There are a number of Civilian Conservation Corps (“CCC”) structures in the park. I believe that I’ve gone through this before, but given the nonlinear nature of this blog, I’ll do it here. The CCC was one of Franklin D. Roosevelt’s New Deal programs, and it may have been the one that was most popular with the general population. The men who worked for the CCC were housed in camps and given food, work uniforms, medical care, and an income that works out to less than $3 per hour in today’s money, quite a lot of which were sent to the men’s families.

The CCC was employed in building flood-prevention structures, reforestry, and also in building structure to improve public lands, including parklands. There are three CCC structures at Longhorn Cavern State Park. One, the administration center, is next to the visitor center at the park. This building has a deck that is reachable without going into the building, so Mila and I went up there. There is a cabin, and an observation tower. The cabin is used for storage and the observation tower had this metal spiral staircase that I didn’t like the looks of, so we didn’t go up there.

And, of course, the third thing is the cavern itself. Mila and I walked down to the entrance of the cavern, which has stairs and arches and things that I think are also by the CCC.

The cavern was formed by water filtering through cracks in the ground during what’s known as the “Llano Uplift,” which I don’t really understand and will have to research. I eavesdropped on one of the tour guides and he said that there are relatively few caverns formed this way, and even fewer (I think he said four?) are open to the public.

Now for the Gratuitous Amazon Link. I really need to catch up on my nonfiction reading, to give this section a little more variety. Alas, this is another kidlit book. The Secrets of Solace is the middle book in a trilogy by Jaleigh Johnson set on the planet of Solace. Interestingly it looks like the three books of the trilogy are independent stories. The first two certainly are.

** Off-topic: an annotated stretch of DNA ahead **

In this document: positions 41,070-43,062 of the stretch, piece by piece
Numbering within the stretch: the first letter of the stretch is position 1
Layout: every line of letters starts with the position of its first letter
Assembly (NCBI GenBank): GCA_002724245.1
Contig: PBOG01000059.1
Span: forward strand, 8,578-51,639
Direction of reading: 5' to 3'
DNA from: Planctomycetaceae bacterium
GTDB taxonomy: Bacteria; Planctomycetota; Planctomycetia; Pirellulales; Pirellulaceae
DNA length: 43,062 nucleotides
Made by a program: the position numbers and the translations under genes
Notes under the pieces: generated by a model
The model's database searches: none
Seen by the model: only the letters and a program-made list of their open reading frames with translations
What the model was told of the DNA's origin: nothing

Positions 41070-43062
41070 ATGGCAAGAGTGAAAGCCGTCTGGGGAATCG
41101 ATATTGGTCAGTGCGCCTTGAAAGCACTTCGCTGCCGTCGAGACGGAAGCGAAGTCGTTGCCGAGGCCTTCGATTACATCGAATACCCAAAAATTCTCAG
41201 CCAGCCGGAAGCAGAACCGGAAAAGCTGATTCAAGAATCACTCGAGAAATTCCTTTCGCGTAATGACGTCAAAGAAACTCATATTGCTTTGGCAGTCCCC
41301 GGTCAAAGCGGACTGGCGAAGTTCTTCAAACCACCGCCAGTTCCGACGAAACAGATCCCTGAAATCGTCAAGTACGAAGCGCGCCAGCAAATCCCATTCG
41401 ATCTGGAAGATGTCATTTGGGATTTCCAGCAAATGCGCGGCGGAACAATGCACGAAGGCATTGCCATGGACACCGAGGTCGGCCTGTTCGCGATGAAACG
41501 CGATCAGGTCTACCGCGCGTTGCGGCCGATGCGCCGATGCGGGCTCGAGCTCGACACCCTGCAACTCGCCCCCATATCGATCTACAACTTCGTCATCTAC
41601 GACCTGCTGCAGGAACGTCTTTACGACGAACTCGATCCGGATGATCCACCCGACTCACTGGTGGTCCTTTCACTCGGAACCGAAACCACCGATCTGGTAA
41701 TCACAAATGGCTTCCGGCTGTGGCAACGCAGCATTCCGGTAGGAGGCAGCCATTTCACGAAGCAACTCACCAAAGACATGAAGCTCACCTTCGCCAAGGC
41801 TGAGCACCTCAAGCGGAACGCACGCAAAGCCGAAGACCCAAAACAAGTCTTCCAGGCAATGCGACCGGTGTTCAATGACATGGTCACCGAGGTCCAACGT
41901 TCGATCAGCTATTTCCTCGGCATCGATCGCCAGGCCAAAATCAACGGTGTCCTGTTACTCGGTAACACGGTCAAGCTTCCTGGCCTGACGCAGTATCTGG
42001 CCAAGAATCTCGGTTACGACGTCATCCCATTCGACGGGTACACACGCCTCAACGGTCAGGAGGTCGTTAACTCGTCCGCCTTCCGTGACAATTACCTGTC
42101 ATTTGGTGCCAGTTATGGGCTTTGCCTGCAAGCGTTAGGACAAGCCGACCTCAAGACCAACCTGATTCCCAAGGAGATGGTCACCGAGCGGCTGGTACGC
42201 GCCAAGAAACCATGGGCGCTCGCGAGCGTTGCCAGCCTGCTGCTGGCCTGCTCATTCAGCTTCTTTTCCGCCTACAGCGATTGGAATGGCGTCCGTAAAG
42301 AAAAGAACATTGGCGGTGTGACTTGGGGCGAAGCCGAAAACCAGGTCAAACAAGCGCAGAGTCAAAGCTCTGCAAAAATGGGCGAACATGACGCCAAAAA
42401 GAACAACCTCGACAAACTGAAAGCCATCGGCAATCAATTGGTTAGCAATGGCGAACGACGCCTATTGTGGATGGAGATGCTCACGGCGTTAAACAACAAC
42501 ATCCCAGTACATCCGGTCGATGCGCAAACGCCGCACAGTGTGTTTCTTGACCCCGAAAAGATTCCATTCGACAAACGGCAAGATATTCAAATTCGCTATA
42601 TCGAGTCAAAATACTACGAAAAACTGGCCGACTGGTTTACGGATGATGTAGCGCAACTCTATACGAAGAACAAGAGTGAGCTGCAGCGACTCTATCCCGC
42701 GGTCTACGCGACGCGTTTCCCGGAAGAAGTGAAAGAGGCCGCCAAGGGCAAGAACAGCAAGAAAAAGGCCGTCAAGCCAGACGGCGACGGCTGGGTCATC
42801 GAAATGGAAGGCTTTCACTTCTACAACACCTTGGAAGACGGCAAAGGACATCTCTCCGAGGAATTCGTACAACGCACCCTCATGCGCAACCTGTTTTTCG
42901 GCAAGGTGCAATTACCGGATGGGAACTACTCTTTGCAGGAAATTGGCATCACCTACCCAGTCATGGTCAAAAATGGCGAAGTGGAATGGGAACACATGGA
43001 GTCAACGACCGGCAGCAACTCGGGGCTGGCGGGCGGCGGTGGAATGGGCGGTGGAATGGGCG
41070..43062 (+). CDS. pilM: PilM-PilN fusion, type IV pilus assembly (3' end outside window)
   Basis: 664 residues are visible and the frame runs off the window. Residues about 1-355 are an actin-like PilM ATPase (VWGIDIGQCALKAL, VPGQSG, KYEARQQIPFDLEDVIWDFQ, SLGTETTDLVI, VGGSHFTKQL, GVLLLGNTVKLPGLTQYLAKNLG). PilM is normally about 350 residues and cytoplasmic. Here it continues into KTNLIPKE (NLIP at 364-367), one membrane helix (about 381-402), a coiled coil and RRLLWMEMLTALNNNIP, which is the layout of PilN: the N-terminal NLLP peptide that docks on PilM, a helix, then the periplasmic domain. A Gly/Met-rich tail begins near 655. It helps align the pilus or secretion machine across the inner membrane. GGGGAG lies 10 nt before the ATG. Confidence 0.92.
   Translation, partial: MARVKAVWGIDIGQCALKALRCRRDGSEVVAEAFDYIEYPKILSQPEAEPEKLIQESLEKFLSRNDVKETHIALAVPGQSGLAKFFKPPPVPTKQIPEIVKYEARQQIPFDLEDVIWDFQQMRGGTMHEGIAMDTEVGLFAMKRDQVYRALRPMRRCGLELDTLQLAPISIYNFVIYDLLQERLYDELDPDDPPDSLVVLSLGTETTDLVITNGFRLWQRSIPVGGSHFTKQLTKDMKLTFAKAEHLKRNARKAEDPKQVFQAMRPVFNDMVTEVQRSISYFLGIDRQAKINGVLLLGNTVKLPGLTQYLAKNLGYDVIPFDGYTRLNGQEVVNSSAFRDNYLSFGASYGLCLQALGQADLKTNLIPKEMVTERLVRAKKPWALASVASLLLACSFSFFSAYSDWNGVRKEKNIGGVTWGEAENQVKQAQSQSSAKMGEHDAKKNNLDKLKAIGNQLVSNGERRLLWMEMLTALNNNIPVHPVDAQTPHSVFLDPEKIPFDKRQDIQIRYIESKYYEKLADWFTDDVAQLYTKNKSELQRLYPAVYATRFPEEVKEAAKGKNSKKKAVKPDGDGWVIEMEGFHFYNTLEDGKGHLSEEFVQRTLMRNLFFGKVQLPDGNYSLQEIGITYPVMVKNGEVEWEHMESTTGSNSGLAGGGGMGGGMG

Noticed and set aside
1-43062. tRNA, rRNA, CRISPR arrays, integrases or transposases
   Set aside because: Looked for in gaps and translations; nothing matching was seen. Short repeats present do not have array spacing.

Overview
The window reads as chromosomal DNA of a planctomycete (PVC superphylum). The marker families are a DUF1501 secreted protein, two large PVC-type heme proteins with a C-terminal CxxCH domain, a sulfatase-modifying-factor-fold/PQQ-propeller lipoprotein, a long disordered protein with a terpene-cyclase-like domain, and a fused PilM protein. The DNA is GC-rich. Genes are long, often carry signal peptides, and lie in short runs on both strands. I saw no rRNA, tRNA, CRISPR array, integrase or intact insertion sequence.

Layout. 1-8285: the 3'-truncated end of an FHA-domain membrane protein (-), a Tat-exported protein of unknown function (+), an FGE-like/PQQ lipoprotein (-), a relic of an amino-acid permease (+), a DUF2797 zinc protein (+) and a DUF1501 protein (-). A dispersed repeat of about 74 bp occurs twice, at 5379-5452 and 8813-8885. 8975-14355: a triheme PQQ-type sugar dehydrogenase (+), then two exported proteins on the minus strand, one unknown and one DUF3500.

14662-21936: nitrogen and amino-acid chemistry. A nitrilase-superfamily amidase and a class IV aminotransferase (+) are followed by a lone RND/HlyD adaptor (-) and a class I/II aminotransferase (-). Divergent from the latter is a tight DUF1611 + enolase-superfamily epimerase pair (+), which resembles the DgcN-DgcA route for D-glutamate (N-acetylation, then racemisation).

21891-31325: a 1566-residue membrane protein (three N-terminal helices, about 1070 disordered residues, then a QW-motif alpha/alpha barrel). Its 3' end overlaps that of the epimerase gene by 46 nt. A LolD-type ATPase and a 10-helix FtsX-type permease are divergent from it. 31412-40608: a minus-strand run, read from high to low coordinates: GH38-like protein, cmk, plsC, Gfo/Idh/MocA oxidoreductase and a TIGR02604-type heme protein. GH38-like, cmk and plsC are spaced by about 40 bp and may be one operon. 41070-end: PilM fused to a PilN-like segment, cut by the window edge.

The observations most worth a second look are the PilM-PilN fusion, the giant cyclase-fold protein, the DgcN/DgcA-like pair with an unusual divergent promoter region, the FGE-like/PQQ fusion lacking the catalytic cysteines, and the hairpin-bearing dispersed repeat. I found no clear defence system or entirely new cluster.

Back from My State Park Trip and Boy Are My Arms Tired

November 8, 2020 1 of 8

Yeah, that title pretty much says it. I’m so tired I’m getting a little punchy.

I left the house at 8:30 this morning and picked up Mila at 9. Then we started on Blanco Road, which is a smaller street that’s less congested than US 281 closer in to the city.

We got to 281 and headed north to Burnet, where we tried to get into Inks Lake State Park. I say “tried to get into” because they were waiving entry fees today in honor of Veteran’s Day. The Texas Parks and Wildlife Department website recommends reservations for day use, but reservations were effectively required. So that eliminated Inks Lake State Park and Pedernales Falls State Park. I didn’t even bother trying Guadalupe River State Park.

I also tried to sign up for a state park pass and accidentally made what I intended to make my password into my username. I have no idea what my password id. My mobile data connection was spotty that far out, so maybe I accidentally typed the wrong thing into the wrong field.

Um. Actually. I just checked my email and there is an email with the username I wanted to use and that has my info and the password I wanted to use is attached to that username. I’m so confused.

Okay, so I went and got my credit card and tried again. So I now have a state parks pass. I’ll have it in my hands in a couple of weeks. And if I want to go to a state park before then, I can always have the look up my pass number.

Not that that would have done me any good today, you understand. But it’s good to have in the future.